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Post Info TOPIC: Transferring assets from Sole Trader to Ltd Company.


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Transferring assets from Sole Trader to Ltd Company.


The person I do accounts for is changing from a sole trader to a Ltd Company.

There are apprximately £26k of assets to transfer, but equally an £18k bank loan and a £7.5k private loan made by a seperate individual  to deduct from it.  plus £3k owed to sole trader on bills he has covered himself using personal credit card.  The assets are mainly made up of £15k goodwill and £9.5k in vehicles.

We want the new company to take over the repayments and I understand an assignment of interest to the Company can be done to do this.

As far as sole trader is concerned based on the assets transferred he would incur approx £3k cgt.  Can the bank loan and private loan be taken into account thus cancelling the assets out, if not, can his losses for last year be used to reduce cgt?

Regarding the 3k owed to the sole trader, can I show this in the company accounts as a directors loan, so he can get his money back over time?

He does not have an accountant at present as I am competent to finalise his sole trader accounts and complete his tax return.  He is undecided at present whether to obtain an accountant, or invest that money in me to become qualified.

I have done Limited Company accounts in the past, and was deemed accurate and competent by the Accountant that firm used, it is just this transfer of assets that I need help with.



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gbm


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Hi John,

Quite a bit to go at here!

Re CGT - would have thought the base cost for vehicles would have been higher than value at transfer. Goodwill would be subject to ent relief @ 10%, so £1.5k. How did you value the goodwill? Have you passed it with HMRC yet?

The loans can't be taken into account with the CGT.

Re losses - can they be carried back? It's unusual to make losses, then incorporate (especially with goodwill), although I guess it could be done if assets were purchased under the AIA.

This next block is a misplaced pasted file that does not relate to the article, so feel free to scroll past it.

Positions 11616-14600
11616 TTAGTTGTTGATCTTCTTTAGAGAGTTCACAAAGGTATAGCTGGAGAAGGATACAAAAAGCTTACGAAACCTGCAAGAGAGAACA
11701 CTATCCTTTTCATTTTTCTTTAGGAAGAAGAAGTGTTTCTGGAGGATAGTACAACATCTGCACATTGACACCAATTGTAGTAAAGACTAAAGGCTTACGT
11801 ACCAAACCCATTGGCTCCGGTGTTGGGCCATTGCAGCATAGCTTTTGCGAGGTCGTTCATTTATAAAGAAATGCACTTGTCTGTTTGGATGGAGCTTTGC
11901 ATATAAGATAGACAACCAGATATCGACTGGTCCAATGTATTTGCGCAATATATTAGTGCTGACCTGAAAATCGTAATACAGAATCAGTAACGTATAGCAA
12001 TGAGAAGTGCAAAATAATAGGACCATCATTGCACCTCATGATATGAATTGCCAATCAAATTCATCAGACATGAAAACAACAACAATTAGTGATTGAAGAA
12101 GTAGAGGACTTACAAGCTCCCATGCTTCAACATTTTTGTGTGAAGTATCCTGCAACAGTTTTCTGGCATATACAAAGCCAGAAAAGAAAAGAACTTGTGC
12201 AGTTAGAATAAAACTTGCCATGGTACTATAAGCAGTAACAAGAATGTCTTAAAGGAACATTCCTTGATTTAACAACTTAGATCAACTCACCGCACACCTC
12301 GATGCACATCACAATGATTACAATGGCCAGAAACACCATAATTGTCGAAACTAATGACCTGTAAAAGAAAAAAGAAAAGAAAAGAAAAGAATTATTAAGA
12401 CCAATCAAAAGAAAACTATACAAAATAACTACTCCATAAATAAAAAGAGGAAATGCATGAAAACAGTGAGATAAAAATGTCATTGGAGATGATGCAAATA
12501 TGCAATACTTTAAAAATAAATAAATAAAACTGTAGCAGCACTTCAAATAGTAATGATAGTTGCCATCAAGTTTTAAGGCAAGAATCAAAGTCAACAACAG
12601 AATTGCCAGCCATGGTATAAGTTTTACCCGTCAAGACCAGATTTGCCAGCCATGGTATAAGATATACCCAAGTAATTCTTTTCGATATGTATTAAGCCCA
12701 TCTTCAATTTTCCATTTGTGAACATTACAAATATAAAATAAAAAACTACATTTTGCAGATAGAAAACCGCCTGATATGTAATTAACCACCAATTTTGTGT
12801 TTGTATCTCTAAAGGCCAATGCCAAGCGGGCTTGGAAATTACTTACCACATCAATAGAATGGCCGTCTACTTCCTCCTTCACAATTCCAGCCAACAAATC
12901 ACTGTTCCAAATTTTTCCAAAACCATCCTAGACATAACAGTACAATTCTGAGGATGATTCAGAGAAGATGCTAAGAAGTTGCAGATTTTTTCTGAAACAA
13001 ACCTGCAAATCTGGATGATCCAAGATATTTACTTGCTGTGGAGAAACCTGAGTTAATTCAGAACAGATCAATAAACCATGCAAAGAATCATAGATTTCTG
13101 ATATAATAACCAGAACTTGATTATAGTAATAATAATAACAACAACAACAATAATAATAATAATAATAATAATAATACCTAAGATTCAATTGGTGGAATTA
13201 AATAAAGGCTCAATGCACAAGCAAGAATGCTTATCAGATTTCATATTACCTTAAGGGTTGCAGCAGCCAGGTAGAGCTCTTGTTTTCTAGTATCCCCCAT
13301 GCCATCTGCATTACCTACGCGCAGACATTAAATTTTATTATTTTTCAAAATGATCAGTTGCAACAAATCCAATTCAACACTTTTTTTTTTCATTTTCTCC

Re £3k - is that a loan or capital introduced?

I personally think there are a few issues here, and would suggest you pay a local accountant for a couple of hours to review the transfer and advise accordingly.

Compliance is one thing, advice and planning another.

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Nick

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gbm wrote:

Hi John,

Quite a bit to go at here!

Re CGT - would have thought the base cost for vehicles would have been higher than value at transfer. Goodwill would be subject to ent relief @ 10%, so £1.5k. How did you value the goodwill? Have you passed it with HMRC yet?

Goodwill is a taxi plate which I was told initially could not be regarded as a fixed asset, and to treat it as goodwill.  Unless the local council degregulate, it will always be worth that amount.  I have taken the value of the vehicles as they appear on the fixed asset sheet, after allowing for this years write down.

The loans can't be taken into account with the CGT.

Re losses - can they be carried back? It's unusual to make losses, then incorporate (especially with goodwill), although I guess it could be done if assets were purchased under the AIA.

Last year the business made a made a slight loss, off the top of my head about 2.5k.  The loss carried forward would be against his sole trader account, not the ltd company.

Re £3k - is that a loan or capital introduced?

A loan,  He simply used his own credit card to pay a hefty garage bill planning to claim it back later.  I have advised him to avoid doing that wherever possible, especially once he goes limited.

I personally think there are a few issues here, and would suggest you pay a local accountant for a couple of hours to review the transfer and advise accordingly.

Compliance is one thing, advice and planning another.

OK thanks for that, I acknowledge what you are saying, and will advise him to do that.


 

 



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Hi John

As Nick says quite a lot in your post.  Following up from your original post, nicks reply and your follow up would say the following

1. Unusual that a taxi licence is treated as goodwill.  I would say that it is a fixed asset. 

2. The value of the vehicle shouldnt be transferred at the net book value in the accounts but what they are worth if they were sold at arm's length.  A good guide for their worth would be parkers which you can view online.